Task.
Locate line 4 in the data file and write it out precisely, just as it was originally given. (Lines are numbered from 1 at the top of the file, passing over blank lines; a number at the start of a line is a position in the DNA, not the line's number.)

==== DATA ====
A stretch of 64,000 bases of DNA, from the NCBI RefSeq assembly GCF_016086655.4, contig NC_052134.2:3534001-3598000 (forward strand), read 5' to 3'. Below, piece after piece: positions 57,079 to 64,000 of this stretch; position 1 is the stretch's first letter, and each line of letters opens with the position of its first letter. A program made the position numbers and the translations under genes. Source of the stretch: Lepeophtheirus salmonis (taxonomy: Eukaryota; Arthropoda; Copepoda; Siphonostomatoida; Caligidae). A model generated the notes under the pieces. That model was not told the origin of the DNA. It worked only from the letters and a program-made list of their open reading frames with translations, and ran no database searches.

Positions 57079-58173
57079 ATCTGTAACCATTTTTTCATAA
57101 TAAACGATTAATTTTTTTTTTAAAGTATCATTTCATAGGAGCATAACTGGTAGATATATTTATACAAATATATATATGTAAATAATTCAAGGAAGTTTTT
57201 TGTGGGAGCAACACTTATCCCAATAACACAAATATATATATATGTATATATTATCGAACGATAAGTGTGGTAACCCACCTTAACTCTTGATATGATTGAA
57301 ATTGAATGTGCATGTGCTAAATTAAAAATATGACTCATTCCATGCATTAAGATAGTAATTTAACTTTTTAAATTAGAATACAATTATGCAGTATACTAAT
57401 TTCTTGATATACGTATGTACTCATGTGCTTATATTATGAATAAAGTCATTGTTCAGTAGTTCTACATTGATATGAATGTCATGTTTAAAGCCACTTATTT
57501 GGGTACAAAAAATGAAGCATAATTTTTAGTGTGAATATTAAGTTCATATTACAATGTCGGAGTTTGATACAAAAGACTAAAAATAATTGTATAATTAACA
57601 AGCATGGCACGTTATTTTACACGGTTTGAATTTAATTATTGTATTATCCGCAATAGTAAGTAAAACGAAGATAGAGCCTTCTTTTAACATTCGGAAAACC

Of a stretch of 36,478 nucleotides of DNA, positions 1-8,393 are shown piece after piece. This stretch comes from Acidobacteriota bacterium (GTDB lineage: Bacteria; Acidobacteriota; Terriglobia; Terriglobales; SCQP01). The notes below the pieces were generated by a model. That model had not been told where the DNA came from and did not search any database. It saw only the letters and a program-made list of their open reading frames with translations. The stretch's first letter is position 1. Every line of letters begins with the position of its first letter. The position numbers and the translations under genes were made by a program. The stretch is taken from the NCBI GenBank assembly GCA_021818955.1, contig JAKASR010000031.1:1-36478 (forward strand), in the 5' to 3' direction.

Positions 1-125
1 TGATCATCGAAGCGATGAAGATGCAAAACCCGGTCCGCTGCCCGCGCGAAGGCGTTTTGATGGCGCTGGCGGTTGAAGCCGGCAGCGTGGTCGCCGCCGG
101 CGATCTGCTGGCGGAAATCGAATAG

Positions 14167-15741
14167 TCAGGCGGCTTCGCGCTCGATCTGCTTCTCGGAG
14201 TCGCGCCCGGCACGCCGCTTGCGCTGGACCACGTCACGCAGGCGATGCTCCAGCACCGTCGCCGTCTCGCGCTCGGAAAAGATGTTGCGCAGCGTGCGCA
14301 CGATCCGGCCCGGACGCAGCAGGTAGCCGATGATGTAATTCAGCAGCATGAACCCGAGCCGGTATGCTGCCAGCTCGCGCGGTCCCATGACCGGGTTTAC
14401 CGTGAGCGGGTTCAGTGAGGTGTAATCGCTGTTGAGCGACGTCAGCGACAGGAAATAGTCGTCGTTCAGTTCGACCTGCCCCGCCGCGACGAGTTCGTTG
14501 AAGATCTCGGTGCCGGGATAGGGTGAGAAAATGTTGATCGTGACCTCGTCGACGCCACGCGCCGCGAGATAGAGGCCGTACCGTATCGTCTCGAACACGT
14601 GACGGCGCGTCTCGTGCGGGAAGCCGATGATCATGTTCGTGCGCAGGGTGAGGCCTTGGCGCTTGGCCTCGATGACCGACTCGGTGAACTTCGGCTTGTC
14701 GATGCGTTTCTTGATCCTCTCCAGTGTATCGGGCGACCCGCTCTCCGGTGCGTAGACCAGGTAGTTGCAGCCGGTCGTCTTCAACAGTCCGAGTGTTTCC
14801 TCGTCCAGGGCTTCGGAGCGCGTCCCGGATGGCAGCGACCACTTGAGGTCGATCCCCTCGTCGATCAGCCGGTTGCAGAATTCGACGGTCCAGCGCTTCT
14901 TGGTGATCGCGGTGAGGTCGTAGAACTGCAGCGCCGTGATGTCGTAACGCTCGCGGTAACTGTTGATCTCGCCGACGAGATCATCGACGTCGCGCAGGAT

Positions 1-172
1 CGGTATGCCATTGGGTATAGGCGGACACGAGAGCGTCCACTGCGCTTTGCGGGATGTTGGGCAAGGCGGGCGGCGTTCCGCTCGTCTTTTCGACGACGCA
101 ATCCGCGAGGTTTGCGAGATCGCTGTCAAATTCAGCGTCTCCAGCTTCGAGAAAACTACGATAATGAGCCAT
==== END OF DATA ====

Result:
57101 TAAACGATTAATTTTTTTTTTAAAGTATCATTTCATAGGAGCATAACTGGTAGATATATTTATACAAATATATATATGTAAATAATTCAAGGAAGTTTTT